The 6m storm kite was ripping me along at speed, I could barely adjust course to avoid the bumps and sastrugi racing to meet me. Whilst it was glorious to be chewing up the miles with ease for a change, the amber warning light on my internal dashboard was flashing madly. A serious mistake was on the way if I didn’t find a way to reduce speed. One voice in my head saying “take the miles while they're cheap, you can handle it”, the other voice arguing “you are one of the most isolated people on planet earth, you come off at this speed, on hard ice, with 150 kg of sled slammed into your femur, you are toast!”.
After 15 very scary but rapid kilometres I listened to caution. It wasn’t so much that the wind speed was horrific but that there was just no snow so soften a potential fall. The ice was like polished marble, hence no drag from the sleds.
I dropped to my 4m storm kite, which after 43 days sitting bouncing around sled 2 finally got a go today!
My adrenal gland must have looked like an octopus whose had all its ink scared out of him by a shark. I had three falls, progressively more disastrous than the one prior. On The last fall the sleds ran me over, took off my right ski and the kite ended up powering up with the lines going from my harness, under both sleds. I pulled the safety before things got really ugly and decided to pitch tent once everything was settled again. Too dangerous to continue today. 142km closer to home!
The terrain in this part of Antarctica is unlike anywhere else I have been. Not the plain flat plateau of the other side of the Dome. The Megadunes continue to make life difficult, but also enormous bowls, ledges, rolling hills and today a massive wall of ice.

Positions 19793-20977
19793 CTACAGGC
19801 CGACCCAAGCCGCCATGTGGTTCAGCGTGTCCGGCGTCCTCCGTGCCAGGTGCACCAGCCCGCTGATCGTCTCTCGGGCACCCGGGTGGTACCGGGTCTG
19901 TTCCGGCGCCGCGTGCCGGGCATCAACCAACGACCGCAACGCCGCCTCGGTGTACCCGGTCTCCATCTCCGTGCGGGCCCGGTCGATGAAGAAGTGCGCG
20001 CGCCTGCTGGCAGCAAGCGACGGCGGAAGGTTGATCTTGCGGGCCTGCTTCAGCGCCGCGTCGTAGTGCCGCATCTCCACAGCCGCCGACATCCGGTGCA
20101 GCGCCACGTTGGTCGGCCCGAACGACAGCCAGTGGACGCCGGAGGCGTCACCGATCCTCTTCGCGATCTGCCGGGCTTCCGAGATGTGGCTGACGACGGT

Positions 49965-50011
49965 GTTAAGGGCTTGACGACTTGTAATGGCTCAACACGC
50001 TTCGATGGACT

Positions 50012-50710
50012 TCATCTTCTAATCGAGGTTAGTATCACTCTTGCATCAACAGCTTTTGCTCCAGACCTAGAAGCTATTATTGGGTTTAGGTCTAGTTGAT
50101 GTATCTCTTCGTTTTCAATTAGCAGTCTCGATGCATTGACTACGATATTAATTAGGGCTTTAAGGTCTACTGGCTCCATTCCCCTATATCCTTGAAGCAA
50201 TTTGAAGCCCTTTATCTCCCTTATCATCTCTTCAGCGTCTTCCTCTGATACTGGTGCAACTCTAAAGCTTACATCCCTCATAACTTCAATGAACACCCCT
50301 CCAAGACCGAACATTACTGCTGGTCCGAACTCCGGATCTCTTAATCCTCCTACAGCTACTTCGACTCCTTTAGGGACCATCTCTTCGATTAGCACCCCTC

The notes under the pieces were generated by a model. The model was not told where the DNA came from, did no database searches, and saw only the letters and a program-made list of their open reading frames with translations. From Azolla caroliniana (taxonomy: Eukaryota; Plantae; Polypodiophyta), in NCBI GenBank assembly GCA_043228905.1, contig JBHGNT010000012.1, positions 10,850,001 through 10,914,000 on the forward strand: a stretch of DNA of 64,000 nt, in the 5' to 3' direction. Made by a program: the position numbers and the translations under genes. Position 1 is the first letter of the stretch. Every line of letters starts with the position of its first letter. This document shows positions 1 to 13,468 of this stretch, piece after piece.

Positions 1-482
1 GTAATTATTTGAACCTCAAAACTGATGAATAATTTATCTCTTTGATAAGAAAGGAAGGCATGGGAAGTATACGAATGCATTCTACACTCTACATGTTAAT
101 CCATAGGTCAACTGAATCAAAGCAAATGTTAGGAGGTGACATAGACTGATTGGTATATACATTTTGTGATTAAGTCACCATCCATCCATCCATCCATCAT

I was on the 6m, on the very edge of control and in the spindrift (loose snow carried by the wind) ahead I noticed a line of odd ramp-like structures, almost like a quarter pipe in a board or skate park. Ranging from 3 to 10 foot in height.
I aimed for the left edge of one, looking for the most undisturbed ice, then to my horror saw a crack with a depressed snow bridge behind it. It was about 3 m wide and the sleds and I crossed it at speed. I was so relieved to see no more cracks after that, I took the slope on by zigzagging down just staying ahead of the runaway sleds.
"The Wall" as I called it, was the most radical ice feature I have ever seen. I hope I don’t meet one similar again. (It wasn't unlike a scene from Game of Thrones.)
Never a dull moment on this side of Antarctica. I am very relieved to be injury free after today’s distance. Recover and remember there is still a long way to go till Novolazarevskaya Station.